Bord Scannán na hÉireann/ the Irish Film Board has issued the following statement with relation to gender equality in Irish film:

Bord Scannán na hÉireann/ the Irish Film Board recognises and accepts that major underrepresentation of women exists in Irish film. The IFB acknowledges that there are many talented women writers, producers, directors, cinematographers, editors, actors, animators and designers out there that are not fully represented either in terms of accessing funding for film or in public recognition of their talent.

Gender inequality is an area of major concern to current board members and has been the subject of discussion at our recent meetings and in a number of external fora, including at the Galway Film Fleadh in July 2015. The IFB is currently developing a new strategy which will declare its strong and heartfelt commitment to gender equality and diversity as a strategic priority.

Dr. Annie Doona, Acting Chair of the Irish Film Board commented “We recognise that words are not enough; actions are needed to address the gender inequality issue. The IFB is concerned enough to act and indeed to take a lead on this issue. Members of the current IFB board are active members of the recently formed Women in Film and Television Ireland and as Acting Chair of the IFB I have been in contact with that organisation to look at what action we can take together to raise the representation of women in film in Ireland”.

The IFB has also engaged in particular with the Writers Guild of Ireland and the Screen Directors Guild of Ireland on this issue and will be continuing to work with them and with the other representative organisations in Irish film. The IFB has been working with the Eurimages Council of Europe co-production fund which has recently adopted a detailed strategy on gender equality in the European film industry.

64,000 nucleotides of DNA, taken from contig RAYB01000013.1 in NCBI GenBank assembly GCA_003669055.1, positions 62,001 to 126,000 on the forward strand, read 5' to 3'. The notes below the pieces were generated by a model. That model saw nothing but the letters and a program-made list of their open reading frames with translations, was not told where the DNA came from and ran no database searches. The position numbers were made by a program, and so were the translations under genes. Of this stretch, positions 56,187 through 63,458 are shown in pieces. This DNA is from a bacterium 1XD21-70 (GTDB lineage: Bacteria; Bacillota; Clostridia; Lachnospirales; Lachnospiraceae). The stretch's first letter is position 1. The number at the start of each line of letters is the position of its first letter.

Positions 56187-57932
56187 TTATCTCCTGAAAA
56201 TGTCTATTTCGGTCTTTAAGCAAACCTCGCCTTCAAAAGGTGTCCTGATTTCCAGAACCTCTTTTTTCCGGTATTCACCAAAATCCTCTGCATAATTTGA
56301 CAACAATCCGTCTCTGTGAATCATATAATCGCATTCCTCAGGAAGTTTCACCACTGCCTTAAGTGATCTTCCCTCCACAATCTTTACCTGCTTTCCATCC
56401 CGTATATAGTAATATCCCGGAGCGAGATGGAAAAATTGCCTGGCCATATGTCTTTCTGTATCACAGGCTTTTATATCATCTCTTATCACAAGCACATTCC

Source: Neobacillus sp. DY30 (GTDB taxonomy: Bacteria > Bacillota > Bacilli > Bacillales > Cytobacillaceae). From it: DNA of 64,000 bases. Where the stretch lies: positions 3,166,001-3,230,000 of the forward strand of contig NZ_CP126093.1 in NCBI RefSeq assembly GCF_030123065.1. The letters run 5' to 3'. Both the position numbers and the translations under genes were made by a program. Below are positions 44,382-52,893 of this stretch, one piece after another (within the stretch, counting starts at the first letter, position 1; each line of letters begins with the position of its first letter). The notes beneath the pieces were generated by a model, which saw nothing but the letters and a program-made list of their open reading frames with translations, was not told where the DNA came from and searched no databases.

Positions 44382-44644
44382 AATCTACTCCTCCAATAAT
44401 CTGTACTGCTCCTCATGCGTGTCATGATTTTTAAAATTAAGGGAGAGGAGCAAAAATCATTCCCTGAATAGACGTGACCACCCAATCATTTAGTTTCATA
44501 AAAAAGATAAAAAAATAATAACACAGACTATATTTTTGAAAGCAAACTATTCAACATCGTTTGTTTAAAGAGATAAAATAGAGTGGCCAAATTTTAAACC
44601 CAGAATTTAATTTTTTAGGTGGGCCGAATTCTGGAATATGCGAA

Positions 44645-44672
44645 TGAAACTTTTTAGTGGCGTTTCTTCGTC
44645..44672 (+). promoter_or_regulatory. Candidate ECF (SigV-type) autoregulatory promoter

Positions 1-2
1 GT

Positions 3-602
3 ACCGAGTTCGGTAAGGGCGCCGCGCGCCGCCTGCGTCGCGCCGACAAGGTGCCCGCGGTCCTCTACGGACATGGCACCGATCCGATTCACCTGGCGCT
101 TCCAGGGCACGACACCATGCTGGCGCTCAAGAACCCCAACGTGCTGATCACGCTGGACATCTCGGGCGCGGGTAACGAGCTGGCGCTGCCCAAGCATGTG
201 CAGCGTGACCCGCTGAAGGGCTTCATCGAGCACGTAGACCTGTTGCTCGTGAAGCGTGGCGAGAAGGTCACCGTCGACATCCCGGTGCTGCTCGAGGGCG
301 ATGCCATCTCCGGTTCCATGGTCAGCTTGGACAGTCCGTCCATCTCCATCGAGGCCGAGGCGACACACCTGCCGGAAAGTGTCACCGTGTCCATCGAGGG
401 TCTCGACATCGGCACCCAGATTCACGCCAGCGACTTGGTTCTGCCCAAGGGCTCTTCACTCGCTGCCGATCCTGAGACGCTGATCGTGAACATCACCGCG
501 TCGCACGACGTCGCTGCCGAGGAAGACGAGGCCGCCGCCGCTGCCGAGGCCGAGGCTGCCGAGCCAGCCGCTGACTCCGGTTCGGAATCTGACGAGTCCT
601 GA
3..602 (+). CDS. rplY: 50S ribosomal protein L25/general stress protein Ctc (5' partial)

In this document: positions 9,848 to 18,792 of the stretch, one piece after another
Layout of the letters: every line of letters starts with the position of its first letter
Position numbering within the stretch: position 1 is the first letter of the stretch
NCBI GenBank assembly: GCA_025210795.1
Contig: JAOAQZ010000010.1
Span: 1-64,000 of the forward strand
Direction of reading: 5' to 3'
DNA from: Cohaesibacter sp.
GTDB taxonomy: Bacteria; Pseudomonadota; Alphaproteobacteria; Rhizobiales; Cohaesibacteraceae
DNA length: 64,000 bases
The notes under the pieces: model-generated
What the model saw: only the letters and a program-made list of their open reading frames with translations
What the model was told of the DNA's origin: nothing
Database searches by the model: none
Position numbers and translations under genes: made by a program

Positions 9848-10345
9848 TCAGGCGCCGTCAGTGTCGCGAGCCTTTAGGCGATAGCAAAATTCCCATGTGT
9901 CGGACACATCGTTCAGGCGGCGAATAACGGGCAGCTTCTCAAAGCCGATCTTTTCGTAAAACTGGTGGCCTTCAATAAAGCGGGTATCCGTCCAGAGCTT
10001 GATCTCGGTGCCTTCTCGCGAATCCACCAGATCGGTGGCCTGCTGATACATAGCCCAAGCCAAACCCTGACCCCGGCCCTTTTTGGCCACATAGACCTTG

Dr. Doona continued: “The issue of funding for women filmmakers is an important one. The Irish Film Board is finalising detailed statistics in relation to gender equality in Irish film; it is important to gather and publish this information but we know what the statistics are likely to tell us. The next step is to actively discuss the best way forward in terms of positive action to redress the imbalance including the issue of access to IFB funding. We will be in a position to announce details of a range of actions around gender inequality we are proposing to take in December”.

The IFB will also be taking this issue up with fellow public funders in Irish film including the public service broadcasters (RTÉ and TG4) and the BAI Sound and Vision Fund. It is only by the IFB taking a lead and working in partnership with others that we can find ways to address the gender inequality issue. The IFB welcomes the opportunity to be a key player in addressing gender inequality in the Irish film industry.

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